Psalms, Hymns, and Spiritual Songs

Col. 3:16. Let the word of Christ dwell in you richly in all wisdom; teaching and admonishing one another in psalms and hymns and spiritual songs, singing with grace in your hearts to the Lord.

Our God is a musical Being. He established the use of music early in the history of Israel, assigning the priestly tribe, Levi, to provide music in the Tabernacle and later in the Temple. I’m so glad He loves music! It has always been part of my life, from my earliest memories of hearing my mom sing as she worked in the kitchen. I remember the gospel music of the Blackwood Brothers Quartet, with Rudy Atwood at the piano. George Beverly Shea, Ronnie Avalon, and so many others. Later, my sister and I sang trio with my mom. I learned to play the piano, as well as, later, the violin and organ. Music in a church that loves to sing is such a thrill and a joy! I loved the old-fashioned hymn sings we’d have after the evening service. One of my most enduring memories, though, is from Fourth Baptist Church in Minneapolis. The morning service always started when the organist played the opening chords, as the congregation rose, and we sang “Holy, holy, holy, Lord God Almighty!” I’d get goose bumps every single time!

Today’s verse is a favorite of mine.

The only way to have the Word of Christ dwelling in us is to read it, study it, memorize it. It should be a daily part of every believer’s life. We can never plumb the depths of His Word, not in a lifetime, and it never becomes stale.

It is to dwell in us richly, in all wisdom. Deeply, sincerely, in a way that blesses others, we are to gain wisdom from the Word. We are to share the Word with others in teaching each other, and admonishing each other. To admonish is to reprove gently, to warn. Such is to come not just from the pulpit, but among the members of the body when one sees a need. It is to be done with wisdom and grace, so that it may be received in the same spirit. Criticism is not the same as admonishment. God never tells us to go around being critical of each other.

Sometimes we can admonish one another in songs, hymns, and spiritual songs. It is difficult to know if there is truly any difference among those three things. Most commentators I’ve read believe it is written this way for emphasis rather than for dividing music into categories.

In Bible college, I took a course in hymnology. We studied the history of church music, and the way it evolved from the earliest records of written music, to the chants and liturgical music in the early church, to what we knew (this was in the 1960’s) as hymns and gospel songs. Our teacher said that there IS a difference between the two. A hymn is about God; Who He is, what He has done. Think of songs like “A Mighty Fortress is Our God,” or “For the Beauty of the Earth.”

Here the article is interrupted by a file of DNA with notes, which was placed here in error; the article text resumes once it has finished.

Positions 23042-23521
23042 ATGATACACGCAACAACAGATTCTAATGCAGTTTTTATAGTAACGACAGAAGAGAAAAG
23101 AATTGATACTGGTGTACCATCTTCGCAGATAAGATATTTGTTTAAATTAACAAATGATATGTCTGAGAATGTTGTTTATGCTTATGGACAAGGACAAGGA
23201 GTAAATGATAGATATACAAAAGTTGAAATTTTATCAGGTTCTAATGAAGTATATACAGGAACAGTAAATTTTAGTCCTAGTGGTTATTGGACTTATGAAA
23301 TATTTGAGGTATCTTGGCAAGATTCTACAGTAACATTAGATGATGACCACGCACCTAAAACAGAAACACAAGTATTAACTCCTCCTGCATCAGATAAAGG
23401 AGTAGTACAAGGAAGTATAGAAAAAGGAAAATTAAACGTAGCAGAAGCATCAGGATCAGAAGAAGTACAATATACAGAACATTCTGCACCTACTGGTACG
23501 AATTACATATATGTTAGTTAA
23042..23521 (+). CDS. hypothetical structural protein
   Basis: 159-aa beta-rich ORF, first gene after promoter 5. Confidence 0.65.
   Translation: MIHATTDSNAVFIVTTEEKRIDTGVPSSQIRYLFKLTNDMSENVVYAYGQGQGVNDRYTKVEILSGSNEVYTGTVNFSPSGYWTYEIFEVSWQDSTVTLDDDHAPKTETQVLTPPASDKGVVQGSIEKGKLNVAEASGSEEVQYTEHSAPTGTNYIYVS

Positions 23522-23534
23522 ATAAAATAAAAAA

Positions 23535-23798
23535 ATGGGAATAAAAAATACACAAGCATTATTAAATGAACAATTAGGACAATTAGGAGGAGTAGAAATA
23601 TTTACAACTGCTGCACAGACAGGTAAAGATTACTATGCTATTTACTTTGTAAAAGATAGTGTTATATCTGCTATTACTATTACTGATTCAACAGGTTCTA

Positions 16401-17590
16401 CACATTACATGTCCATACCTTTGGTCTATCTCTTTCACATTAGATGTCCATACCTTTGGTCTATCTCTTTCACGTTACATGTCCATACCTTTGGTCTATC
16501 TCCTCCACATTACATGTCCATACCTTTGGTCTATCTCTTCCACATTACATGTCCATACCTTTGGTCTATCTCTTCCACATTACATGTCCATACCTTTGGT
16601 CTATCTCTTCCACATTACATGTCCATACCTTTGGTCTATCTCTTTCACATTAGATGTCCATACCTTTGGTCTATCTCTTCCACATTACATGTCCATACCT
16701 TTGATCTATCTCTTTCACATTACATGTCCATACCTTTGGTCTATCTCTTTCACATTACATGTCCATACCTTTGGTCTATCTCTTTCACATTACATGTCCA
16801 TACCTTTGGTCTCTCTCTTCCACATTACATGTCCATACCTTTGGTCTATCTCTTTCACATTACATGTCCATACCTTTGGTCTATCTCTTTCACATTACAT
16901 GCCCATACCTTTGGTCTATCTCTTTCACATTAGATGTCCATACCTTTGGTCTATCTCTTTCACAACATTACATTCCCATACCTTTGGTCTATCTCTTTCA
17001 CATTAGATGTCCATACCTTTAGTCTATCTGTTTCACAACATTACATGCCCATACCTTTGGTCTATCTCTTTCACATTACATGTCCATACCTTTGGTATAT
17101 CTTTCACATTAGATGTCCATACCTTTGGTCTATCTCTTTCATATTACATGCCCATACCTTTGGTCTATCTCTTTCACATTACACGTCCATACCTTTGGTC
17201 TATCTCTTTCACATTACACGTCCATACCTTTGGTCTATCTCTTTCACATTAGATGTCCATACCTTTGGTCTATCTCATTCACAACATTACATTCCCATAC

A gospel song is about our reaction to God. There are so many! Think of “Blessed Assurance, Jesus is Mine!” or “I Love to Tell the Story of Unseen Things Above!”

When we sing, we are to do so with grace in our hearts to the Lord. We sing, not for our own glory, but for His. He gave us music. He gave us the talent to play instruments, to write music, to sing to His glory. Let it always be with joy in our hearts, with love for fellow believers, with the sheer joy of the gift of music.

Here’s someone who understands all that:

4 thoughts on “Psalms, Hymns, and Spiritual Songs

    1. You wouldn’t believe all the hymns I have stored in my brain :)When you’ve sung them since early childhood, they stay with you.

      Thanks so much for the encouraging comment.


  1. Thank you for that encouragement. I don’t have a solo voice or even a choir voice, but I do love to sing and listen to music. I don’t remember ever hearing Wintley Phipps before, but, WOW! He sang with such power and emotion. What a blessing!

    Liked by 1 person

Leave a Reply

Fill in your details below or click an icon to log in: Logo

You are commenting using your account. Log Out /  Change )

Google photo

You are commenting using your Google account. Log Out /  Change )

Twitter picture

You are commenting using your Twitter account. Log Out /  Change )

Facebook photo

You are commenting using your Facebook account. Log Out /  Change )

Connecting to %s